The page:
The Thirteenth Tribe: The Khazar Empire and Its Heritage

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Ishi Press International, 2012 - History - 266 pages
The Thirteenth Tribe is a ground breaking work of great importance, if only because it has shaped the way that people think about The Jews. It is based on the theory that European Jews, Ashkenazi Jews from Europe, are not descendants of Abraham but rather are the remnants of a tribe, the Khazars, that converted to Judaism in the Eighth Century. We know little about the Khazars, but we do know for certain that they existed and that they were Jewish. The Jews, Russians, Georgians and Armenians all wrote about the Khazars, but the Khazars left no literature, no books. This was perhaps because the Khazars existed during the Dark Ages, a period from which few books survive today. Koestler's thesis is that while the Khazars as a unified tribe may have disappeared, their descendants survived, only that they were no longer known as the Khazars. Instead, these people are now Eastern European Jews and they continue to live in the same places where the Khazars lived such as in Kiev and Odessa. The view of Arthur Koestler who himself was Jewish is that none of the mass movements of the Jewish people happened at all. Rather, the Jews stayed in exactly the same place where they have been all along because the Eastern European Jews are the Khazars. They are the same people. Just their name has been changed. Which is more logical: The Traditional Jewish view or Arthur Koestler's theory?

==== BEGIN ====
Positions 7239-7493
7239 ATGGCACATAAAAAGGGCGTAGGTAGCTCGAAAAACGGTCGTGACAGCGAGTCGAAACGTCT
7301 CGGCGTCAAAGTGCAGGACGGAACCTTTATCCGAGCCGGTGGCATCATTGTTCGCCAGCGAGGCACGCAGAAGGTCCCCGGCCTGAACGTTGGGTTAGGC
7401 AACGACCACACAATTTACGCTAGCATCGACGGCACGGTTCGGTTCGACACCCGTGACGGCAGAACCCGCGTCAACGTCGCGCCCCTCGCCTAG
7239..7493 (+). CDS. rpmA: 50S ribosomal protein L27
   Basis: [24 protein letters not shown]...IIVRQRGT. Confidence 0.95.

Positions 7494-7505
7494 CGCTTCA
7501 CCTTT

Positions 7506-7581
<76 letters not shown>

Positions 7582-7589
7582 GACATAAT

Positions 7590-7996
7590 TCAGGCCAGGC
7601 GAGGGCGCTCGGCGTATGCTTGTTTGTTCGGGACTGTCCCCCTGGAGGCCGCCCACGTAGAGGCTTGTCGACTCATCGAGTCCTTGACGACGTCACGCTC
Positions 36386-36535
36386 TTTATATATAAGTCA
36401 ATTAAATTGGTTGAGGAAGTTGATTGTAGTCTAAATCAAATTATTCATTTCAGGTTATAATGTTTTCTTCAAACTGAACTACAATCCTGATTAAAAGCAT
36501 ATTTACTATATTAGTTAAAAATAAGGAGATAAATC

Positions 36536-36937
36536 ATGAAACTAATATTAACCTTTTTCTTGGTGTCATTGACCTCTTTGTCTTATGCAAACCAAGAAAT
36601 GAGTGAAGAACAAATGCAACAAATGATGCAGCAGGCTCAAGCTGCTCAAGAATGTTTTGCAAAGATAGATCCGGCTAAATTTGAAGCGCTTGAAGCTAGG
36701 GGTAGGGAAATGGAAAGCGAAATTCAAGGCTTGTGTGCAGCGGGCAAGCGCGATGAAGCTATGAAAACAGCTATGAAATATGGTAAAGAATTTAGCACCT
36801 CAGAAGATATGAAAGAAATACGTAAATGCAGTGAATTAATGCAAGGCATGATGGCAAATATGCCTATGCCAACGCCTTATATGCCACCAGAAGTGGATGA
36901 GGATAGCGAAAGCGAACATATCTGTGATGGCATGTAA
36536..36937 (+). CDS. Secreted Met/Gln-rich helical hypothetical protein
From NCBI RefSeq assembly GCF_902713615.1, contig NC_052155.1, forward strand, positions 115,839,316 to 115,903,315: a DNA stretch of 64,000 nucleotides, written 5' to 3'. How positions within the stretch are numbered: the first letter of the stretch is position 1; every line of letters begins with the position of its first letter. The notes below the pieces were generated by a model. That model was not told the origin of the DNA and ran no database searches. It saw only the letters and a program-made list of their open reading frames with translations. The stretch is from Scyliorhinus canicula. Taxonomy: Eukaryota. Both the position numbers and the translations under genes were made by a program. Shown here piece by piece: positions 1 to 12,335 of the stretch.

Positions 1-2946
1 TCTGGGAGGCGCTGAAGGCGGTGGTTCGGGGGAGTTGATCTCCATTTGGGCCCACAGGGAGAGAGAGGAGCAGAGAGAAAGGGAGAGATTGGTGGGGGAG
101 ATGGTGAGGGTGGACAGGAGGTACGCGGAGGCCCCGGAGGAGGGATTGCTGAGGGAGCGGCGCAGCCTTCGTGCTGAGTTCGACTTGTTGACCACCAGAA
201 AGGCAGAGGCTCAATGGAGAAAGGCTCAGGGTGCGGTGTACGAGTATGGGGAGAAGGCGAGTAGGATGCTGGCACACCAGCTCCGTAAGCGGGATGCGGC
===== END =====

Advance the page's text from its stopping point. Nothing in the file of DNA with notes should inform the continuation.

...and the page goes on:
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User Review  - DinadansFriend - LibraryThing

Arthur Koestler was Hungarian by birth, and floated about Europe, settling in England after WWII. His premise, that the bulk of European Jewry, the Ashkenazim, are genetically the descendants of the ... Read full review

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User Review  - bergs47 - LibraryThing

This book traces the history of the ancient Khazar Empire, a major but almost forgotten power in Eastern Europe, which in A.D. 740 converted to Judaism. I think I read this 30 years back but it makes ... Read full review

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About the author (2012)

Arthur Koestler was born on September 5, 1905 in Budapest, Hungary and studied at the University of Vienna. Koestler was a Middle East correspondent for several German newspapers, wrote for the Manchester Guardian, the London Times and the New York Herald Tribune. Koestler wrote Darkness at Noon, which centers on the destructiveness of politics, The Act of Creation, a book about creativity, and The Ghost in the Machine, which bravely attacks behaviorism. Arthur Koestler died in London on March 3, 1983.

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